Tuesday Night Football

Some post-debate thoughts from Jacobin contributors.

Bernie Sanders and Hillary Clinton during last night's debate. NPR

Last night Lincoln Chafee, Hillary Clinton, Martin O’Malley, Bernie Sanders, and Jim Webb faced off in Las Vegas for the first official Democratic Party presidential debate.

The candidacy, and growing popularity, of Bernie Sanders — a self-described democratic socialist — has piqued the interest of the US left, with many wondering how the Clinton-Sanders exchange would play out.

We laughed, we cried, but mostly we made fun of Jim Webb. Here are some post-debate thoughts from Jacobin contributors:

  • Bhaskar Sunkara is the founding editor of Jacobin.
  • Sarah Jaffe is a fellow at the Nation Institute and cohost of Dissent magazine’s “Belabored” podcast.
  • Elizabeth Bruenig is a staff writer at the New Republic.
  • Nicole Aschoff is an editor at Jacobin.
  • Jesse A. Myerson is a New York–based activist and writer.
  • Paul Heideman is a PhD student in the sociology department at New York University.

Bhaskar Sunkara

My main takeaway from the debate is that I’m terrified of Jim Webb. He seems like the type of guy who has a bunker in Montana stocked with preserved food and hand grenades.

Lincoln Chafee is pretty cute, though. I hope someone takes him home and adopts him. No comment on Martin O’Malley — close your eyes and pretend he doesn’t exist.

Bernie Sanders did okay. He’s a social democrat and a pretty conventional liberal when it comes to foreign policy. The conversation really stuttered for that reason when the debate moved away from domestic policy. We did spend about ten minutes talking about socialism and why the welfare state should be expanded. That’s the real value of Sanders — he opens up space for us to have these conversations.

The limitations of Sanders were again clear, but — in 2015, given the present state of the Left — it’s a campaign I hope everyone engages with seriously.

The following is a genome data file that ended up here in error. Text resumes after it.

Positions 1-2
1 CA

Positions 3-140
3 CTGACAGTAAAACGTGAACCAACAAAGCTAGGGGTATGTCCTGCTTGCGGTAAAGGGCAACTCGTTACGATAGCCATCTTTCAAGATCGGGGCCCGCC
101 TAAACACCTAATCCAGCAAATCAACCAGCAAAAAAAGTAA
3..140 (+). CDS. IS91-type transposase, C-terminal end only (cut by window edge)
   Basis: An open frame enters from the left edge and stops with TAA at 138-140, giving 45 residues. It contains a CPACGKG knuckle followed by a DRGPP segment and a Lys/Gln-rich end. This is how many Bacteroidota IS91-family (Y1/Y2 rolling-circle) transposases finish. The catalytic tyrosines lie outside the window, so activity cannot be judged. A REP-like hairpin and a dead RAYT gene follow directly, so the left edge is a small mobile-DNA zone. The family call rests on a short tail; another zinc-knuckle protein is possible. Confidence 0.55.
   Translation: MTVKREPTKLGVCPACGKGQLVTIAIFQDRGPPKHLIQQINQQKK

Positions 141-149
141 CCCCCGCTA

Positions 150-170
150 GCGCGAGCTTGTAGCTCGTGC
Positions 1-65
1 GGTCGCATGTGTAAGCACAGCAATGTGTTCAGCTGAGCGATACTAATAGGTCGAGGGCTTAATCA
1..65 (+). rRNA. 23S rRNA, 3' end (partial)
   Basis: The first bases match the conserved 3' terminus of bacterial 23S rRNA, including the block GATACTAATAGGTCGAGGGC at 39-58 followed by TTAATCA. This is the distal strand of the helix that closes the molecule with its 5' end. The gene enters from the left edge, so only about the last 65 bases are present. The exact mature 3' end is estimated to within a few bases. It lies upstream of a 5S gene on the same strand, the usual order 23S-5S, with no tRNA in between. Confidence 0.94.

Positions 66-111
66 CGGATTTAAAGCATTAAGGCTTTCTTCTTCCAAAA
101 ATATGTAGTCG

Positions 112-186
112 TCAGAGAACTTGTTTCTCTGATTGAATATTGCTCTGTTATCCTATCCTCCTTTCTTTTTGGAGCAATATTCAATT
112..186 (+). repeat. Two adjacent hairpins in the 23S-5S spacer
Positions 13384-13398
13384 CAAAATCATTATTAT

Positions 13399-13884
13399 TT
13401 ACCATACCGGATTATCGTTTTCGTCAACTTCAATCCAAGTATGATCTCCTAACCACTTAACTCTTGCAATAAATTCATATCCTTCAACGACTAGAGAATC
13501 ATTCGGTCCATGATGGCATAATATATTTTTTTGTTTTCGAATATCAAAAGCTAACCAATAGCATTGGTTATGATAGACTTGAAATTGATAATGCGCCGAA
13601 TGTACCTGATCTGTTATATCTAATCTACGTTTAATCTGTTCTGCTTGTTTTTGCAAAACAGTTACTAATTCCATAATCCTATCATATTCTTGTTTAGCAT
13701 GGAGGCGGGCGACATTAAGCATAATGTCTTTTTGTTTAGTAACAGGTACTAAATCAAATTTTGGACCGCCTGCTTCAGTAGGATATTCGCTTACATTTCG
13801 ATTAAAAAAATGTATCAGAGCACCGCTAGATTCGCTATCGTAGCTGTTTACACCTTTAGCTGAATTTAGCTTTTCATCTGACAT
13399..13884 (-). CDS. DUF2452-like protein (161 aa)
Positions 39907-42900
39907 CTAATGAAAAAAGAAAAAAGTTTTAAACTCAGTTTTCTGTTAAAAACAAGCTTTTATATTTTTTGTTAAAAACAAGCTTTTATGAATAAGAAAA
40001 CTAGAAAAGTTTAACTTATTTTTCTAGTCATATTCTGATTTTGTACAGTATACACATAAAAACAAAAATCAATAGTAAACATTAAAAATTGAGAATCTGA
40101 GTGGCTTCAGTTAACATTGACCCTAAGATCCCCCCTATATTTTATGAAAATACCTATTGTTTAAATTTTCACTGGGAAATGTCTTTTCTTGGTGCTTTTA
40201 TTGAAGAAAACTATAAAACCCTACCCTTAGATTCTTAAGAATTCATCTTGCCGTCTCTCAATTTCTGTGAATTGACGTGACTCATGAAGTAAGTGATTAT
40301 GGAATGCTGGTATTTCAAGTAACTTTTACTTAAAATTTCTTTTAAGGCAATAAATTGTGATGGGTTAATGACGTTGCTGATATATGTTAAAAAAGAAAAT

Hillary Clinton was almost a caricature of what we’ve come to expect from her: triangulating, skillfully dodging questions, but unable to shake the “establishment candidate” label. In other words, she looked “presidential.”

Perhaps most striking in the debate was the complete lack of mention of organized labor. Unions used to command even the token overtures of Republicans a few decades ago. It says a lot that even as the political winds seem to shift a little to the left, there’s no talk of card check or reversing the decline of labor.

This is the end result of the union bureaucracy’s strategy of accommodation toward the Democratic Party and the employers they should be fighting.

Seriously though, someone take away Jim Webb’s guns.

Sarah Jaffe

I’m still mostly thinking about the things not said. No mention at all of K-12 education, one of the most contentious topics of our time on the Left. Little mention of workers and none, I believe, of unions, even though Clinton’s comment that capitalism built the greatest middle class ever left Sanders (or hell, even O’Malley or Webb) the chance to say, “No, unions did that.” Barely any mention of the movements that allowed these candidates (or forced them) to shift left.

We got the usual “but will you bomb people” litmus tests, the eager smiles of the also-rans, and a truly bizarre moment where Webb appeared to live up to the parody articles, and perhaps most importantly, a rather long discussion of the merits of socialism.